Cell biologist Michael Marks, PhD, studies strange, specific organelles that are only found in certain cell types in our bodies. By dissecting the ways these lysosome-related organelles are assembled, he has gained novel insights into how these mechanisms are thwarted in a rare genetic disease called Hermansky-Pudlak syndrome (HPS). The American Association for the Advancement of Science (AAAS) honored his distinguished efforts to advance science by naming Dr. Marks as an AAAS Fellow in 2016. The AAAS is the world’s largest general scientific society, including nearly 250 affiliated societies and academies of science. Dr. Marks, who leads a research laboratory at CHOP and also is a professor in the department of Pathology and Lab Medicine, and the department of Physiology at the Perelman School of Medicine at the University of Pennsylvania, accepted this distinction at a forum during the AAAS Annual Meeting in Boston held Feb. 18. In honor of this special occasion, we chatted with Dr. Marks about some of the key aspects of his successful scientific career. The edited conversation follows below.
The AAAS recognized your work in pigment cells and your commitment over the last two decades to figuring out a model for the melanocyte system. What keeps you motivated to pursue this work in your lab?
I guess part of it is curiosity. You find something new, and then you want to pursue it and figure out how it works. I like to understand how the whole system works. But there is always something that comes up — something that doesn’t quite fit into your model — which means there is something wrong with your model, right? I always want to improve the models and help us understand more.
In the last few years, I’ve also been going to patient-oriented conferences. They’re mostly geared to scientists, but we sometimes have the chance to interact with patients and their families. That has been very motivating, particularly with HPS. You know these kids are walking around with a death sentence. In some forms of HPS, the main problem is they get lung fibrosis, which eventually kills them in their 40s or 50s. They’re really good kids and really good people. You want to do something for them.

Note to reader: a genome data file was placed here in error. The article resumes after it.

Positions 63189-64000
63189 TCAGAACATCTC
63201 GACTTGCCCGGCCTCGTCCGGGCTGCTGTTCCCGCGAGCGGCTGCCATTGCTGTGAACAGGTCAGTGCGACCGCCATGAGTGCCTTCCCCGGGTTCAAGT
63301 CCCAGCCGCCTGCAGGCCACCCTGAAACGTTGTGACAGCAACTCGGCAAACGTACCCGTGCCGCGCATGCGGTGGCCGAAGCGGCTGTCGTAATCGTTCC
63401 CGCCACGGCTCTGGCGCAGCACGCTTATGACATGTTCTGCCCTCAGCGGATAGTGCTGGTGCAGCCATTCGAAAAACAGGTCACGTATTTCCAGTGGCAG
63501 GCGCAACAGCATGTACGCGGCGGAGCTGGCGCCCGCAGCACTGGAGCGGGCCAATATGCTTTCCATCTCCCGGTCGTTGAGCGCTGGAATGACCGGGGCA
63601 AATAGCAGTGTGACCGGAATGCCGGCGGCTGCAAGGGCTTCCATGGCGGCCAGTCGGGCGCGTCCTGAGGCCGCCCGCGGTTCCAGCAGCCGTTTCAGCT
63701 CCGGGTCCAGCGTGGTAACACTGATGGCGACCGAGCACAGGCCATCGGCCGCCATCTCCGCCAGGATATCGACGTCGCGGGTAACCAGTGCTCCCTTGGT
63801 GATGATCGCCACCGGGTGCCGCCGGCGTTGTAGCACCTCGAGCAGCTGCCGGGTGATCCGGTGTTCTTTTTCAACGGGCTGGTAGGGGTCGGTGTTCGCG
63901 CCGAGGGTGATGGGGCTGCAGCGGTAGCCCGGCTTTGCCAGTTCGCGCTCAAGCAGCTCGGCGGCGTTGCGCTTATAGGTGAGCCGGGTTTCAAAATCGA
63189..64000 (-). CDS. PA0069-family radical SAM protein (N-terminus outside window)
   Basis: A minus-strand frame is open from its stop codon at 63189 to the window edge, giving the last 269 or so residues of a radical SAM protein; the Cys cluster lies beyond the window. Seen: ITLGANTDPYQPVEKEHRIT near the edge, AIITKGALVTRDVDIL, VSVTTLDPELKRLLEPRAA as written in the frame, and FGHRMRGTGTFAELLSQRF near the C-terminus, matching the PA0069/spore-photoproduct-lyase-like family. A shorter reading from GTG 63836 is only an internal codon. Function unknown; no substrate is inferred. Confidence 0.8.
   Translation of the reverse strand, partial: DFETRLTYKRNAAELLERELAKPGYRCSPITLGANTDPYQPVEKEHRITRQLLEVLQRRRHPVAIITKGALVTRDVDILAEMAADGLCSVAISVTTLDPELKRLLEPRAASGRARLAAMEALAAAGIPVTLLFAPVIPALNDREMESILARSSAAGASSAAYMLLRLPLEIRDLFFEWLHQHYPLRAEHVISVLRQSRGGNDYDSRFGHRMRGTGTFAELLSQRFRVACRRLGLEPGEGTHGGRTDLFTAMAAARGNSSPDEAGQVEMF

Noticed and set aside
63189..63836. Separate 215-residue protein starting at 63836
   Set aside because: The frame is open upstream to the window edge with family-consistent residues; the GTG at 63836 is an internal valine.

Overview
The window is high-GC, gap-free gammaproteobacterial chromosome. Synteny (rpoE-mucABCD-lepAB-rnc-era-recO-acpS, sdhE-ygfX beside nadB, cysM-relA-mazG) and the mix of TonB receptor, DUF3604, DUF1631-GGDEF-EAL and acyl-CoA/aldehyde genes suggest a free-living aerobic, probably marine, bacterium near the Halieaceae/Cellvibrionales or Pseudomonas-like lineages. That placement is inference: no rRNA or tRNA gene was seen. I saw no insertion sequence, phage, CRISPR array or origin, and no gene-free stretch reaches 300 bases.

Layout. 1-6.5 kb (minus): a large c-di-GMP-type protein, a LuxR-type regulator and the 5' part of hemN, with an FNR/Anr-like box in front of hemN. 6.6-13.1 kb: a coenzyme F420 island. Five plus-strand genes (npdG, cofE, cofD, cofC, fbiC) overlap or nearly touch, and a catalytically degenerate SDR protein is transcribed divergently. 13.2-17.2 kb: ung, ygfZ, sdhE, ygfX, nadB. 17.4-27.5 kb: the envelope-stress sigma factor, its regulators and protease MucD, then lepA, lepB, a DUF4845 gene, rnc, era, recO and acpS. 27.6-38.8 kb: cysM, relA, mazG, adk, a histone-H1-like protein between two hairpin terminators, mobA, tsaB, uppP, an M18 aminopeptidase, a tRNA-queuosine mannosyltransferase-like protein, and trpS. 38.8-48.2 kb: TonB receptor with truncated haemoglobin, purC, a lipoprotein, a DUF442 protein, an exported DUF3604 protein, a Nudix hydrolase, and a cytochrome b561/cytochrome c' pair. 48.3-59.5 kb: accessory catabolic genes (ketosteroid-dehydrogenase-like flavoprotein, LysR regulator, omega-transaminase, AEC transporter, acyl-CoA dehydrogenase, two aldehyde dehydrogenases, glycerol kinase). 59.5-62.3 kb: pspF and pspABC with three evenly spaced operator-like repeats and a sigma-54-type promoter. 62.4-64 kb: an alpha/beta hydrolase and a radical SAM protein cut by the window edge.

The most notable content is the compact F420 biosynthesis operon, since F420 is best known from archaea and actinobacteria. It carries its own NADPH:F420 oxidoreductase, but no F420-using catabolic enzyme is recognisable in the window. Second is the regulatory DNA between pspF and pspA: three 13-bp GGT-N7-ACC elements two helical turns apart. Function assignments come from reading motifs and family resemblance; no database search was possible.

What has been the most surprising thing that you’ve encountered career-wise as a scientist?
Having good collaborators has been critical, and they have been surprisingly easy to find. Everything I do is absolutely dependent on having good collaborators. I don’t know how to do anything in my lab anymore! I knew nothing about platelets or lung epithelial cells or pigment cells when I started. CHOP also has a really good culture that helps clinicians get together with scientists. It’s important to know people who sit in both the clinical and basic science world, so that you can see the connections to each other’s work.
What advice do you have for young researchers who are beginning their careers and hope to have their own labs one day?
The most important thing is coming up with a good question. I was trained as an immunologist. A lot of the folks who I trained with in the field were studying the major histocompatibility complex. And that’s what they planned to study for the rest of their lives. But I began to realize that there were a lot more scientists in that area than there were interesting questions. So I kept my eyes open for new areas to go into, and I was one of the first people to get into the biology of these lysosome-related organelles, which is I believe the whole reason why the AAAS is giving me this honor. If I had these blinders on that I’m only going to work on major histocompatibility complex, I would have missed this whole biology that is really, really interesting and has led to a successful career. So my advice: Go outside of your comfort zone, and find something really interesting to go after.
Read more about Dr. Marks and his research in the December/January issue of Bench to Bedside.